Munch goes to Skinny Pete's Kitchen

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According to the never-wrong-about-anything Internet (slogan: enabling hearsay since the 1990s!) it was either Kate Moss or maybe Steven Tyler who first said "Nothing tastes as good as skinny feels."

Given that the source of this insight is either the princess of heroin chic and/or one half of the Toxic Twins, and that it's unlikely that either of them have ever absorbed every triglyceride of a Shipwreck Burger at Winghart's after a night out, their opinion is null and void on the whole skinny issue.

Because from skinny jeans to Skinny Cow ice cream I'm skeptical of the Skinny Industrial Complex. Plus, the prevailing conventional culinary wisdom says that you should never trust a skinny chef. But can you trust a Skinny Pete?

Opened in the tiny Avalon business district in February by a pair of female friends, Skinny Pete's Kitchen is named for an actual guy, the husband of one of the co-owners. I'm told that the real Skinny Pete is of ordinary stature, although Average Build Pete's doesn't have quite the same ring.

Speaking of bad restaurant names, Skinny Pete's occupies the long-vacant home of the former Sarajevo Family Restaurant, which, strictly from a marketing standpoint maybe needed another decade to pass before a menu of shrapnel and despair didn't immediately come to mind.

But back to Skinny Pete's. This is a bright little spot, with a stick-figure logo. Its walls are adorned with cheery, colorful animal paintings. It features a full breakfast menu; salads, sandwiches, pizzas and flatbreads for lunch; and beginning this week, they're making a soft entry into dinner features, and you can BYOB.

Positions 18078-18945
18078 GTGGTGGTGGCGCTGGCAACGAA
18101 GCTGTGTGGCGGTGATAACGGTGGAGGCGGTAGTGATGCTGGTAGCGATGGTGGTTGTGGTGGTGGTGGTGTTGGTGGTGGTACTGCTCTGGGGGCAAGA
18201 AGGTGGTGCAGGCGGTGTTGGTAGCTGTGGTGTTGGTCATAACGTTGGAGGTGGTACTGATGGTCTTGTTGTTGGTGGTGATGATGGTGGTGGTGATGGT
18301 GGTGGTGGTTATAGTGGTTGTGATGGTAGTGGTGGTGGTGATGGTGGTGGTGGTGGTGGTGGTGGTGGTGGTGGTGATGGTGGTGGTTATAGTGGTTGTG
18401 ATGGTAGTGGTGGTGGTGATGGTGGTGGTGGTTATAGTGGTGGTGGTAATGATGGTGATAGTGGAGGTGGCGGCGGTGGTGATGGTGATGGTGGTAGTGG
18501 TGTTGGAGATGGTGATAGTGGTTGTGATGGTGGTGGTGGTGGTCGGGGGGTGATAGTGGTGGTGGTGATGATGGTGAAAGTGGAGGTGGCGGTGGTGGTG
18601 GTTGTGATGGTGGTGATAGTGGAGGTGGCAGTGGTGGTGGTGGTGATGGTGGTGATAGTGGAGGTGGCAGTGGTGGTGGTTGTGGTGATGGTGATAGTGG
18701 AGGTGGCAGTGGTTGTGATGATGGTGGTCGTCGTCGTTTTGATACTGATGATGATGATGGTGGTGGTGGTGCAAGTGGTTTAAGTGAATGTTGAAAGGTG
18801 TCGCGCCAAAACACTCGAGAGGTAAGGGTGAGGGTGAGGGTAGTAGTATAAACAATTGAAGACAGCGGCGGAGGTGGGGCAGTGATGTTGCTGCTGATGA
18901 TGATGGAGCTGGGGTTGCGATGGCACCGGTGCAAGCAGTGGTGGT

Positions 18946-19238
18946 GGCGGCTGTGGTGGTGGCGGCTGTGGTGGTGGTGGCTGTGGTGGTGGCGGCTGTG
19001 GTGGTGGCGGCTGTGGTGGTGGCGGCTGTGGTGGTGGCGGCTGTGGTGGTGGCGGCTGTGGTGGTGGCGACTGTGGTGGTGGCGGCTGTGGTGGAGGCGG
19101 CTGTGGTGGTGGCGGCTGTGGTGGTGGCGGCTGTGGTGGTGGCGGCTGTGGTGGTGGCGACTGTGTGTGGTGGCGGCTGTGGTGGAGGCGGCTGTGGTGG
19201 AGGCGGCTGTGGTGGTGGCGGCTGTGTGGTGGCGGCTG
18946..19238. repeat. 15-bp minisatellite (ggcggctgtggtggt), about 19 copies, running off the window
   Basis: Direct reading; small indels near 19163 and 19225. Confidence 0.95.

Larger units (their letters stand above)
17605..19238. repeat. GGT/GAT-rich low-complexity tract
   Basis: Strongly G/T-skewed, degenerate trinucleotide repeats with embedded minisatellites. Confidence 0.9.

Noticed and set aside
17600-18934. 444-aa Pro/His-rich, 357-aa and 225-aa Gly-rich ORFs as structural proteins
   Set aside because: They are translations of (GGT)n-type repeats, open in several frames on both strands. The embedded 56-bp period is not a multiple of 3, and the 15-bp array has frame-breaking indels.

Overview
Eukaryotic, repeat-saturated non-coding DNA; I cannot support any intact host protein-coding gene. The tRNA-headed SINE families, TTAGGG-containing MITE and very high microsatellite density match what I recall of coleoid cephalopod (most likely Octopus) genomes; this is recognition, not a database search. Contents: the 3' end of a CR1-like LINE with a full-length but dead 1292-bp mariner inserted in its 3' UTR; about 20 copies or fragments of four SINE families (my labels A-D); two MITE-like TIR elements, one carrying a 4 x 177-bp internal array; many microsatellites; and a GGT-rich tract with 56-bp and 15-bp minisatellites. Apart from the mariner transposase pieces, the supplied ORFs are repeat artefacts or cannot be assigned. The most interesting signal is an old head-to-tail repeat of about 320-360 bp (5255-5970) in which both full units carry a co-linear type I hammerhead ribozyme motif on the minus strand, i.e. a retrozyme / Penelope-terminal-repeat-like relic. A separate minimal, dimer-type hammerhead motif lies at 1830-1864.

This paunchy Munch and a pencil-necked co-worker did our best to get as un-skinny as possible, gorging down a huge lunch at the place on a rainy Friday afternoon.

Starting with a cup of BBQ Bacon Chowder ($2.50) -- an excellently salty and sweet soup made with hints of bourbon, maple syrup, basil and cajun seasoning -- and ending with takeaway chocolate chip cookies and La Prima coffee on the drive home, we did not stop eating the entire time we were there.

We split the Goat Cheese flatbread comprised of fresh tomatoes, red pepper, red onion, goat cheese, an olive tapenade and fresh herbs and the Roasted Veggie pizza to start (both $10). The ingredients were fresh, the tasty dough house-made and cooked in a wood fired oven.

As a sucker for macaroni on any menu, the Stack Your Mac ($7) was an easy choice. Cavatappi noodles tossed in a creamy cheddar cheese sauce with a choice of three toppings -- I went with mushroom, roasted garlic and roasted red pepper, then added bacon ($2 extra, worth every penny) -- this was a delicious dish.

My co-worker had the No Embargo on this Cuban ($7), a fine interpretation of a classic: seasoned roasted pork, melted Swiss, pickles and mustard on a pressed baguette.

I took home a sandwich of my own, the Evil Mr. Pork Chop, which must be named for a real swine, as it's made of ham, roasted pork, bacon, lettuce, tomato, sweet BBQ, and a horseradish cheddar cheese on ciabatta ($9). It proved to be a good afternoon snack a few hours later at my desk.

Needless to say there was not much skinny about our visit to Skinny Pete's, but that's OK -- being skinny is occasionally overrated.

Skinny Pete's Kitchen is at 538 California Ave., Avalon. Call 412-415-0338 or visit skinnypetes.com.

munch@post-gazette.com or Twitter @ PGMunch. Become a Facebook Friend of Munch at www.facebook.com/munchPG.

munch

Dan Gigler: dgigler@post-gazette.com or 412-263-1884. Want to be an FOM? Friend Munch von Munchausen on Facebook or follow @PGMunch.


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